I left the apartment at 11:23am, and after detouring around the polling place at Brown Memorial, I decided to take the subway towards downtown (mostly, because said detour took me halfway to the station entrance anyway).
The station was nearly empty, and I was pleasantly surprised when the train came within 5 minutes of stepping off the escalator. I was also surprised to have to cut through Power Plant Live, but it didn’t seriously impede my progress. It was the closure of the restaurants at non-Live Power Plant that put a crimp in my schedule, but I figured I would just pop into the new food court at Harborplace (soon-to-be-home of Moes Southwest Grille) as it was on the way to my destination anyway.
As expected, Harborplace was nearly deserted (“tourist season,” such as it is, ends around Labor Day) meaning I could walk up to any eatery there without waiting in line or searching for a table afterward. I took a table at Johnny Rockets, and my food was delivered before I could even open Facebook on my phone.
After lunch, I looked around the pavilion for an ATM and found it was in the same part of the former food court as it was last time I was up there. It was almost sad looking since the second floor of the Light Street pavilion is little more than H&M and the backside of Ripleys.
It was 12:37 when I left Harborplace, and on my way down the promenade, I decided to check out the new “Life Beyond Earth” exhibit at Maryland Science Center (review here). They also had two new planetarium shows (2pm and 4pm), but I only had time for one. Unfortunately, the one I saw at 2pm, Space Odyssey was as poorly animated as it was scripted though they get credit for having the characters speak their obligatory scientific lessons in modern English without condescending too much to their audience (though I found the film’s consistently defeatist tone annoying).
The film ended at 2:37pm, and I exited the museum making my way around the promenade towards my ultimate destination – the American Visionary Arts Museum.
Fortunately for me, it was only a 10 minute walk away (as it was getting slightly cold out). I still think they overcharge for admission, but, then again, I only have to review one show a year there so I guess it evens out somewhat.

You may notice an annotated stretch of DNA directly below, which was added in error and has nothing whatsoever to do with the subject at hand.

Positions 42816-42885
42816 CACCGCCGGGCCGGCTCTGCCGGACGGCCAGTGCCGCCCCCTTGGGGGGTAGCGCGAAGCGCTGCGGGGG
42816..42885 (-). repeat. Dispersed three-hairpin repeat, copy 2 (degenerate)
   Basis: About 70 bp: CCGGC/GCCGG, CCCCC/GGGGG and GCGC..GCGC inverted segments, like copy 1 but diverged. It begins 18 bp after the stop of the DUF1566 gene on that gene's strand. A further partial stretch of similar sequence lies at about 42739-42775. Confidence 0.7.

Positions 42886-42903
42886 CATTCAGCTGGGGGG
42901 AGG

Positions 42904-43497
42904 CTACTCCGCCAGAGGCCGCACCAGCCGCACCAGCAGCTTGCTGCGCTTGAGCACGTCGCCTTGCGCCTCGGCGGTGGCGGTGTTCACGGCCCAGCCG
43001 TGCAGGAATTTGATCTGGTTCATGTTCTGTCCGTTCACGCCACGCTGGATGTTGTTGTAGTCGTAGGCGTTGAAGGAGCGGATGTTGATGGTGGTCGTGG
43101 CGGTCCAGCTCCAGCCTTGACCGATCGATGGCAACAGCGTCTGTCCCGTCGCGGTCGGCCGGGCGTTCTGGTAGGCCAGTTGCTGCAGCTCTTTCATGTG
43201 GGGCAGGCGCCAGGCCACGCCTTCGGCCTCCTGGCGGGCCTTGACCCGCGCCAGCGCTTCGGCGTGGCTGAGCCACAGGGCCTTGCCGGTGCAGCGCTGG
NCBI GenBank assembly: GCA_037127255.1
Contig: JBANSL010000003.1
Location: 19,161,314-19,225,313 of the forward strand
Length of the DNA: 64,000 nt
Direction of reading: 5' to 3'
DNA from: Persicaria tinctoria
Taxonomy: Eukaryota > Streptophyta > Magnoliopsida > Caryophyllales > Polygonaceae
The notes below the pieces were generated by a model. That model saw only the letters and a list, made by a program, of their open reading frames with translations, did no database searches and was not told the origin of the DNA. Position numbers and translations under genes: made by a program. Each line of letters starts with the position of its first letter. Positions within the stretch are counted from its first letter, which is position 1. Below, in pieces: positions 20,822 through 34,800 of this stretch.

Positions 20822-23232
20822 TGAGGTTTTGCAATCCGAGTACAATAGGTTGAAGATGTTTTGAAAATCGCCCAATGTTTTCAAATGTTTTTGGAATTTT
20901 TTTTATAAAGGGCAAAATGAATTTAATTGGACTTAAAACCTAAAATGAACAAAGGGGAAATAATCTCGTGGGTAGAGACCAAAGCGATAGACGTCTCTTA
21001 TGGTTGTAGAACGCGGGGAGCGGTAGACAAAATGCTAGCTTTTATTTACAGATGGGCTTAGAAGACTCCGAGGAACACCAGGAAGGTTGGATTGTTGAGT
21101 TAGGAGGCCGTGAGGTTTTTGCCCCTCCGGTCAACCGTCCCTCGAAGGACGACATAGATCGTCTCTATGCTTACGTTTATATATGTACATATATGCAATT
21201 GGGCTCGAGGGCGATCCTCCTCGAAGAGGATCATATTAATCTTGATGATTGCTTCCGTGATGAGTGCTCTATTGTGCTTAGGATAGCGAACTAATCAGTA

The exhibit was called “The Art of Storytelling: Lies Enhancements, Humor & Truth” (review here), and like every other AVAM show I’ve seen it uses its broad title as more of an abstract starting point than an actual thematic guide (which makes reviewing them in under 500 words next to impossible).
However, their usual schizophrenic collection of mini-galleries they use for their exhibits was confined only to the north side of the staircase with the south side devoted to (as one of their docents said leading a large group through the museum) showcasing elements from their permanent collection and all – or nearly all – of them used in previous exhibitions with no attempt to tie them into the current one that they are presumably a part of (at least according to the front desk, website and other employees).
Remember: This is AVAM – even a half-floor show is pushing my word count.
So after about 45 minutes in their museum, I was back on Key Highway on my way back to the promenade. It is too late in the day to just go back to the apartment, but too early to get dinner – that’s when I remembered about that second show at the planetarium (and I still had plenty of time to get to it).
I climbed back up the stairs of the Science Center, pushing up the left sleeve of my sweatshirt slightly (I really should have put on a heavier jacket this morning) to make my wristband more obvious.
No-one stopped me, so I guess it worked. I still had about 10 minutes until the show started so I took a seat on a bench outside of “Race: Are We So Different?” and began condensing some of my notes from the two shows I saw today.
I don’t have a review to link to, but I will say: what a difference two hours makes. Not only was the straight (non-narrative) script for “We Are Aliens” much better (even if they squandered the title) but so was the animation. I was surprised more of the audience didn’t pick up on the film being narrated by Harry’s best bud Ron (Rupert Grint, not a good choice for a film like this).
The film ended at 4:37pm, and I decided it was probably a better idea to have dinner downtown than trek back to the apartment.
Then I saw a young woman standing at the maître-de stand outside Bubba Gump Shrimp. It isn’t my favorite movie in the world, but I didn’t want to walk all the way over to Power Plant just to find everything closed again.
She immediately led me inside and to a booth overlooking the water (the restaurant’s blue\red color scheme reminded me it was Election Day). I sat there for about 10 minutes, and just as I was about to grab my hat off the window and leave another woman came by to take my drink order (though she made a point to say she wasn’t my waitress).
My real server arrived a few seconds later, and I made my order. It was the last I saw of her until she delivered my check 45 minutes later as I’m pretty sure it was someone else who brought out my disappointing appetizer and slightly-better than average entrée.
I paid the bill almost as soon as she came by with it and left immediately thereafter not even waiting for my change. I was in an awful hurry to get absolutely nowhere which is why I took the Circulator (at the Gallery) to the Starbucks at Charles and Preston.
The line was relatively short, but there were no open seats. It appeared as if I was getting it to go, but at least I had something hot to drink on the cold walk back to my apartment.